Former Ivorian strongman Laurent Gbagbo will appear before International Criminal Court (ICC) judges for the first time on Monday over his role in the deadly aftermath of last year’s polls.
Gbagbo, the first ex-president to be brought before the Hague-based court, will face four counts of crimes against humanity, including murder and rape, over violence the United Nations says left some 3 000 people dead.
His transfer to the ICC last week drew furious reaction from his supporters and set a tense backdrop for December 11 polls that had been billed as a chance to foster reconciliation in the war-weary country.
When he makes his brief initial appearance on Monday, judges will verify Gbagbo’s identity, read the alleged crimes and his rights under the court’s founding document, the Rome Statute.
Presiding Judge Silvia Fernandez de Gurmendi will also set a date for a hearing to confirm charges against Gbagbo, who refused to accept defeat in a November 2010 presidential run-off after a decade at the helm of cocoa-rich Côte d’Ivoire.
At that next hearing, not expected for several months, prosecutors must convince the court’s judges they have enough evidence to take him to trial.
Facing four counts — namely murder, rape, persecution and other inhuman acts committed by forces loyal to him between December 16 2010 and April 12 — Gbagbo (66) is now behind bars at the ICC’s detention unit in a Hague suburb.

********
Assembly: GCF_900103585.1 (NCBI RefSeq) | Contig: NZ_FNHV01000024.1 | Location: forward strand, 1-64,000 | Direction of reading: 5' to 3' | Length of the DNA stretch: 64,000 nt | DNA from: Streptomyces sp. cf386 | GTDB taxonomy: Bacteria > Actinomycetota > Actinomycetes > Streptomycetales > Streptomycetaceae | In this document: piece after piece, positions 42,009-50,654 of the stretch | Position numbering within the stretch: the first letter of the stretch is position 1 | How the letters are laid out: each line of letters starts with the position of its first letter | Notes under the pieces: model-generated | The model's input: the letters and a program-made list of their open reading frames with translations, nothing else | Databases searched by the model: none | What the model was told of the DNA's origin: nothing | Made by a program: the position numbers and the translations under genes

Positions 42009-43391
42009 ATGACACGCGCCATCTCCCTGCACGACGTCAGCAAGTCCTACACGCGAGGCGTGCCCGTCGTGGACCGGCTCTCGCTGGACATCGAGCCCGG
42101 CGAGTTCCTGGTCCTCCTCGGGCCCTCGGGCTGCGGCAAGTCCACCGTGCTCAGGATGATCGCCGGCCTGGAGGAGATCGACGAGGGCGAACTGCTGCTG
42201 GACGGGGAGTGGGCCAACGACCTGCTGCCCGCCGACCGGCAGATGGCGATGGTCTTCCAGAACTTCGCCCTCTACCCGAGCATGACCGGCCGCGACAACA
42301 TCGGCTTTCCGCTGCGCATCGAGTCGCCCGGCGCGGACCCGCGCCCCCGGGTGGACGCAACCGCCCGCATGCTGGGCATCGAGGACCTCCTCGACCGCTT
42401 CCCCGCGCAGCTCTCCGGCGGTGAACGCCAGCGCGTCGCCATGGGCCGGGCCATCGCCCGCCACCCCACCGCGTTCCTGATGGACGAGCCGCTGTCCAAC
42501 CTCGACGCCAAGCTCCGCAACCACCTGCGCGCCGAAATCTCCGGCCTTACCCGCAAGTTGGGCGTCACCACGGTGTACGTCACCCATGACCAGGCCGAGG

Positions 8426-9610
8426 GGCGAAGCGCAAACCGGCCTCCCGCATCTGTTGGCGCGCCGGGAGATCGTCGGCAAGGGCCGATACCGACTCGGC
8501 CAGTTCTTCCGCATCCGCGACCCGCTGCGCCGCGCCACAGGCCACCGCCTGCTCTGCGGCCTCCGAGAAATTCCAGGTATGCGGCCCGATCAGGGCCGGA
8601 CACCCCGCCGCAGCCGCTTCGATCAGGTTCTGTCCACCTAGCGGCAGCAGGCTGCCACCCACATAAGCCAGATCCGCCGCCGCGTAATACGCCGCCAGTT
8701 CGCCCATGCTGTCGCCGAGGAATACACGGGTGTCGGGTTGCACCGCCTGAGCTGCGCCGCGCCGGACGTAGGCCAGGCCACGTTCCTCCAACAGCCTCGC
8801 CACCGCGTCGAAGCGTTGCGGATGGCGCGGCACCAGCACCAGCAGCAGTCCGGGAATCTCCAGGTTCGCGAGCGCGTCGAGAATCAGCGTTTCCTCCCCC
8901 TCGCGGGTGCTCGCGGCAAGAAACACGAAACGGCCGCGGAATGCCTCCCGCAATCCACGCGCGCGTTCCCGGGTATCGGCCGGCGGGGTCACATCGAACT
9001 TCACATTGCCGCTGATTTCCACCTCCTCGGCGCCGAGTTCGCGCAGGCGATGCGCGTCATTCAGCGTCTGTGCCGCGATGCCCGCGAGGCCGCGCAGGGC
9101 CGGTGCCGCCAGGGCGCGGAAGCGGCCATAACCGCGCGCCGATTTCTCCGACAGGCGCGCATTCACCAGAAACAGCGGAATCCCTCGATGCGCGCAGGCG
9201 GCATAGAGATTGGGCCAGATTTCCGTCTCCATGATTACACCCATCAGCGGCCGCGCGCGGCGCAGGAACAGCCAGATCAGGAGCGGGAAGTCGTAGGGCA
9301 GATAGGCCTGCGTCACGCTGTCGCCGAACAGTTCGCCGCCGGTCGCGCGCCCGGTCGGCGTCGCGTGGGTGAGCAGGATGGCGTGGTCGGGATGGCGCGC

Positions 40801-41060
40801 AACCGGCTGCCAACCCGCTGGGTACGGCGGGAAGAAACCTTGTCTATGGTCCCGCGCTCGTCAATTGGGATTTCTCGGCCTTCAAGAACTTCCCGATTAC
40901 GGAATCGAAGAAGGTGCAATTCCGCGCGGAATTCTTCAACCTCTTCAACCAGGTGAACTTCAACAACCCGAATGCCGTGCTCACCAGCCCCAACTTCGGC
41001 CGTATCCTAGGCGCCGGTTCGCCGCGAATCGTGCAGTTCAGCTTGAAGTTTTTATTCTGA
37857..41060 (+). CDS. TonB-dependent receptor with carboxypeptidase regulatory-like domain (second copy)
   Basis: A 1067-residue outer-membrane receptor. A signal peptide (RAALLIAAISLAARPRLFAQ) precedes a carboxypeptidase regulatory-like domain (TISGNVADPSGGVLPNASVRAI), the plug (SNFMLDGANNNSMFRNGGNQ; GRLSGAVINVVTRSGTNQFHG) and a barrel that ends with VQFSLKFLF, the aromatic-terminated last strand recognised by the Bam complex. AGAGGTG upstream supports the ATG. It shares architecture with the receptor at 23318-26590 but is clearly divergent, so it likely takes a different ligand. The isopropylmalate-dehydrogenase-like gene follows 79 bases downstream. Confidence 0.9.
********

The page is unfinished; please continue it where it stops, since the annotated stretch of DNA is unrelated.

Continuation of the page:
A former historian, Gbagbo was transferred to the Netherlands from the northern Ivorian town of Korhogo where he had been under arrest.
The court issued a sealed arrest warrant against him on November 23 for his part in the post-poll crisis, sparked by his refusal to step down in favour of his long-time opponent, now Ivorian President Alassane Ouattara.
When the judges authorised the investigation earlier this year, they said there were “reasonable grounds to believe” that Gbagbo’s camp hired some 4 500 mercenaries, including fighters from neighbouring Liberia, and armed them.
According to figures given by the ICC prosecutor’s office, between 700 and 1 048 people were killed by pro-Gbagbo forces.
Gbagbo’s camp described the transfer as “political kidnapping” and announced it would boycott the upcoming election and pull out of reconciliation efforts.
They saw the hand of Ouattara, who took office as president in May after his forces arrested Gbagbo with UN and French military backing and called him a Western puppet.
But Charles Ble Goude, Gbagbo’s firebrand youth leader, said the ICC was the ideal stage to confound Ouattara.
“The truth comes out now with Laurent Gbagbo holding the floor Monday and for the coming months,” he said in an “open letter to all Ivorians and Africans” released on Sunday.
A government spokesperson in Abidjan had hailed the transfer as an opportunity to give the country closure.
But global human rights groups warned last week any prosecution focused only on crimes committed by forces loyal to Gbagbo and not those of Ouattara, would lead to an “explosive situation on the ground”.
During a visit to Abidjan on October 15, ICC prosecutor Luis Moreno-Ocampo promised an “impartial investigation” aimed at “three to six people” who bore the greatest responsibility for crimes committed during the crisis.
He stressed Gbagbo was only the first to be brought to account and that “there is more to come”.
The Hague-based court, founded in 2002, is the first permanent international criminal tribunal to prosecute perpetrators of genocide, crimes against humanity and war crimes.
The ICC’s six other cases also relate to crimes committed in Africa. — AFP